Stoots":cf4uvcit said:What's the reason for the stamp? Does that stamp affect collector value of an OM that was converted, then unconverted?
T.A. WORKMAN":2abjyk71 said:
need[/i] to mark the frame as having been converted?
AKGrouch":3skl53zo said:This is based upon speculation on my part, tempered with a bit of
experience in the "legal way of thinking community". I imagine that Ruger, who started making the conversion in response to threats of liability in a lawsuit to begin with, decided that they wanted a way to physically id any weapon that had already been converted. In that way, if someone got hurt with a accidental discharge on deconverted weapon and Ruger was sued, Ruger could loudly argue that it did what it could by installing the conversion and that it should not be held liable because other person(s) unknown undid their safety conversion. I think it's all about Ruger attempting to shield Ruger (and effectively its stockholders) from liability from a products liability standpoint.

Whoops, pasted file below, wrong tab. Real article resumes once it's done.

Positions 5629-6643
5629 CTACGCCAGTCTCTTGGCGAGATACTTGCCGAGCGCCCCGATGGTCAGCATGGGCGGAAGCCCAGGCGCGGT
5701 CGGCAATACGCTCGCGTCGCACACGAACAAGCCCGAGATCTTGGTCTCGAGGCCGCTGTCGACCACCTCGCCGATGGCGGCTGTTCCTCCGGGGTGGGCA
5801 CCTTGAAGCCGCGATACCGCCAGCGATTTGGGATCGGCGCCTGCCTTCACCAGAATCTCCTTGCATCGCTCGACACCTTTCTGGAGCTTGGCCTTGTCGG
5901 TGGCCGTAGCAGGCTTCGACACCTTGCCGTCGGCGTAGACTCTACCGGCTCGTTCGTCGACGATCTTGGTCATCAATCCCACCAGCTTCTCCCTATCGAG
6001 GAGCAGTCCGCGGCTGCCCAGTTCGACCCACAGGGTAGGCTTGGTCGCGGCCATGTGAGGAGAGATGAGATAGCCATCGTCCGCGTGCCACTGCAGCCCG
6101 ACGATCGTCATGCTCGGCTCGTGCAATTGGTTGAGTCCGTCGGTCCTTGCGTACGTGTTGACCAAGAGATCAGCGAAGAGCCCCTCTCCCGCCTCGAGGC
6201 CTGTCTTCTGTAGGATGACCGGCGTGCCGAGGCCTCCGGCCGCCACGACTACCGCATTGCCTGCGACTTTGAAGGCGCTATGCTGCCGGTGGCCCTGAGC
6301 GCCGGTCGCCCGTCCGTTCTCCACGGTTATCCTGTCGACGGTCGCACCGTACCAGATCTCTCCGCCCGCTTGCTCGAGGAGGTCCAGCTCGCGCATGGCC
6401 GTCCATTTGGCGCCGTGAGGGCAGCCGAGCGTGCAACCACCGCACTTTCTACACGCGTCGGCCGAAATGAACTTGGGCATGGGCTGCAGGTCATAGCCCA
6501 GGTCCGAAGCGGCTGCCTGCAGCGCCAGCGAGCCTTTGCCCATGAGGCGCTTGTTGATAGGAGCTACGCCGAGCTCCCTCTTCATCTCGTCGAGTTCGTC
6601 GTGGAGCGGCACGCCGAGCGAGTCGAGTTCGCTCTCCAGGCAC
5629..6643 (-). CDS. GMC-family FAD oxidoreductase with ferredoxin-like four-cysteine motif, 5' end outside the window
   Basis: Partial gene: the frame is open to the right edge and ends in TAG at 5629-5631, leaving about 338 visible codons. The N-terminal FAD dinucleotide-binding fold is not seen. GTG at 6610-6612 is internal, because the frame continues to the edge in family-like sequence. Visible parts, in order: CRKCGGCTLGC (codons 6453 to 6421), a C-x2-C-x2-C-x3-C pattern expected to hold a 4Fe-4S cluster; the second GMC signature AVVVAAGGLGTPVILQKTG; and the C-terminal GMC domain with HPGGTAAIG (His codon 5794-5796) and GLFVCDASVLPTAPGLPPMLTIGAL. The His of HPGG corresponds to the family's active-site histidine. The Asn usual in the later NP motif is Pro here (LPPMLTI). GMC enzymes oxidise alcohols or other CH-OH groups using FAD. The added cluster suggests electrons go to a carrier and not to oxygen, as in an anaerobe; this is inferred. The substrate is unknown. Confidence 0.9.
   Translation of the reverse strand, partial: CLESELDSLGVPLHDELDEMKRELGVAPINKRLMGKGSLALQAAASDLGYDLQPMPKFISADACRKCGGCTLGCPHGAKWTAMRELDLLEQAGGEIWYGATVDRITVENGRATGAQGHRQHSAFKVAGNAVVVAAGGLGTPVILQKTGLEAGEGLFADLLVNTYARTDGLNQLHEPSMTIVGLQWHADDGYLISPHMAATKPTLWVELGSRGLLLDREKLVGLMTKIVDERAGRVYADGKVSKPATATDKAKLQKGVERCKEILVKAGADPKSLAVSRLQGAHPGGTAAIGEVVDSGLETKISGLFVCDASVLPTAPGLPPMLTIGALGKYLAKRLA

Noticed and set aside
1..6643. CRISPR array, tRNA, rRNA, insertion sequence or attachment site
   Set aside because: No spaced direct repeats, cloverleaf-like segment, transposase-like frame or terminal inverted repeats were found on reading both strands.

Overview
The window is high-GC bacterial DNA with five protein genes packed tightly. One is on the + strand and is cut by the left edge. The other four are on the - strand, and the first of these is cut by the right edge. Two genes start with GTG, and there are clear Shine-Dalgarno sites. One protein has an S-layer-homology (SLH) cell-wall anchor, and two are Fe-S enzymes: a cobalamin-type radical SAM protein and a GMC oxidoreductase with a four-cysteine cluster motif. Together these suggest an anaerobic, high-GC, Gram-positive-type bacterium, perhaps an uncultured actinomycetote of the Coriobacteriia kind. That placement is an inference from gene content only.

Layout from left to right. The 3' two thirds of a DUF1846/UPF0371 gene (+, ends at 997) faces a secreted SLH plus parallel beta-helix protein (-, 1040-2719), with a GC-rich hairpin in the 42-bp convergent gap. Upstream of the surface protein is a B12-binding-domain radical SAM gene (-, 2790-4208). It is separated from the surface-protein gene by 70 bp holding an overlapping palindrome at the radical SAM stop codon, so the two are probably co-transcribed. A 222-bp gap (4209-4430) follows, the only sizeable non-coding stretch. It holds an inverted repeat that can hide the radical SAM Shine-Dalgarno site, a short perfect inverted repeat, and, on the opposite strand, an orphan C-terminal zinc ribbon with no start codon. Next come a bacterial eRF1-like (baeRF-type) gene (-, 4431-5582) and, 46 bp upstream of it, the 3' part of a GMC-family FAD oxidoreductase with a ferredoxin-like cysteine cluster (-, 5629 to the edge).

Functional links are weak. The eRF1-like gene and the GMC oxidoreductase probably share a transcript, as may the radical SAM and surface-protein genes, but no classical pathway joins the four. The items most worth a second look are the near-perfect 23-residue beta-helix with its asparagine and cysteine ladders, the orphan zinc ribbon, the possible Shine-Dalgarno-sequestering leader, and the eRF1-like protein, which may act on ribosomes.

Ale-8(1)":o8n3kdj6 said:I'd say it's a pretty good bet that their acknowledgment of the collectors among us had considerable impact on the decision to produce the various "anniversary" guns and the recent "New Model Flattops".
Wyandot Jim":33d2uh7b said:Like stated most have the R. I think the real early ones were unmarked.
I had a 357 convertible that was unmarked. Also had the papers from Ruger that it was converted.